If you check emails or take calls from your boss after work hours, should you be paid overtime for it?

That's the question a federal court will rule on after a Chicago police officer, Sgt. Jeffrey Allen, sued the city for overtime pay for himself and fellow officers.

If he wins, the city could owe millions of dollars in back pay, and it could lead many more workers around the country to take similar legal action. "Everybody can {C}

relate to this because people are being asked all the time these days to work for free and they are being told to work for free using their phones," attorney Paul Geiger told Associated Press.

The city argues there is a procedure in place in which officers can ask for overtime in writing. Jenna Lee went over the merits of the case on Happening Now with former prosecutor Tad Nelson and criminal defense attorney John Manuelian.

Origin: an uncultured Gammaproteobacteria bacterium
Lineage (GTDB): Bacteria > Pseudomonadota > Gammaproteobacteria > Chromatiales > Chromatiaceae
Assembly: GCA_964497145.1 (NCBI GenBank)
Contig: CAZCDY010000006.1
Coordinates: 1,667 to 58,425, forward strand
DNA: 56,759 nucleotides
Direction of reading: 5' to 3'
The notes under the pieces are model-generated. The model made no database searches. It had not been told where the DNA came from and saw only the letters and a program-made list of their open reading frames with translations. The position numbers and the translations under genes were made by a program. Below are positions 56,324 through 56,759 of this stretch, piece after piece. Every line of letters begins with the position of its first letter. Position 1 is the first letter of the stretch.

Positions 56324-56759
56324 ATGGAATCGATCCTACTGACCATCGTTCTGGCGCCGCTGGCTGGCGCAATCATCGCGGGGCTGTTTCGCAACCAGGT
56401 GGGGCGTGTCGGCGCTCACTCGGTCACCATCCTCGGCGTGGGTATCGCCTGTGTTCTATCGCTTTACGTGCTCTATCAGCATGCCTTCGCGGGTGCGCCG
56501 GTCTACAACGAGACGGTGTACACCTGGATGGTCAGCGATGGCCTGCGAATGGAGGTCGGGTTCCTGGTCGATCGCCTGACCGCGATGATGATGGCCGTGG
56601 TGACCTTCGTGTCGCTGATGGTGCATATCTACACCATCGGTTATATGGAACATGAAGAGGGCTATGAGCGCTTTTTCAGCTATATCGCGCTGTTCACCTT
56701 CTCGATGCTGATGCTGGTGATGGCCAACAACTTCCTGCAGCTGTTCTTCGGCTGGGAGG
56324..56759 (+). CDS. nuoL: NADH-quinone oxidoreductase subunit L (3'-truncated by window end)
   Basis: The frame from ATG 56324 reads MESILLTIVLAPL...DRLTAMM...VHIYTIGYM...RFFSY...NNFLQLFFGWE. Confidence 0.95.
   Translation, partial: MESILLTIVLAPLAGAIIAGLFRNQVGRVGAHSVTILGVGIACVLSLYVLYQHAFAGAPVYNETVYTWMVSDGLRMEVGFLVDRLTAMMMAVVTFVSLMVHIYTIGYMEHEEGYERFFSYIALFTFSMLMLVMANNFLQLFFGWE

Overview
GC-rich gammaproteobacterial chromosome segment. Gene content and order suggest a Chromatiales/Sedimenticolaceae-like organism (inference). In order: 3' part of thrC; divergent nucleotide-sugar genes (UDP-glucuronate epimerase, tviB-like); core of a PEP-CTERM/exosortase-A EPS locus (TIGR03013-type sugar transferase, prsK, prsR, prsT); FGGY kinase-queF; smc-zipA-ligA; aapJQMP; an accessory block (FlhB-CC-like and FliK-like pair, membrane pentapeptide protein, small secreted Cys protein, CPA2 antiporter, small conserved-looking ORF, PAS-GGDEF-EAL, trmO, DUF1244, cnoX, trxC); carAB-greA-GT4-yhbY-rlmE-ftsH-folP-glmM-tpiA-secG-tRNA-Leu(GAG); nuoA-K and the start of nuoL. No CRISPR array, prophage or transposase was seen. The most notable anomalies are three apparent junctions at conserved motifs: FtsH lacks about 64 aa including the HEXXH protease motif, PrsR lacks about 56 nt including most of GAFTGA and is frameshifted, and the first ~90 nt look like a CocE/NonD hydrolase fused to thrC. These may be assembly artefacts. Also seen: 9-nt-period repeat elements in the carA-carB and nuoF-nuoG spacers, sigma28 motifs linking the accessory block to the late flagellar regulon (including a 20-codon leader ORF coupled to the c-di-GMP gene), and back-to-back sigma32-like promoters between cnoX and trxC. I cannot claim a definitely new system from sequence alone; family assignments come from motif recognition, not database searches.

Nelson argued the case is "ridiculous," arguing that the city should counter by asking to see Allen's private cell phone and then add up all of the personal texts or calls he may have made on work hours.

"That would be fun wouldn't it?" Manuelian said it all depends whether a significant amount of time was spent doing these things after work. He said the time should be tracked by the employee and then submitted to the employer for review.

Watch the discussion: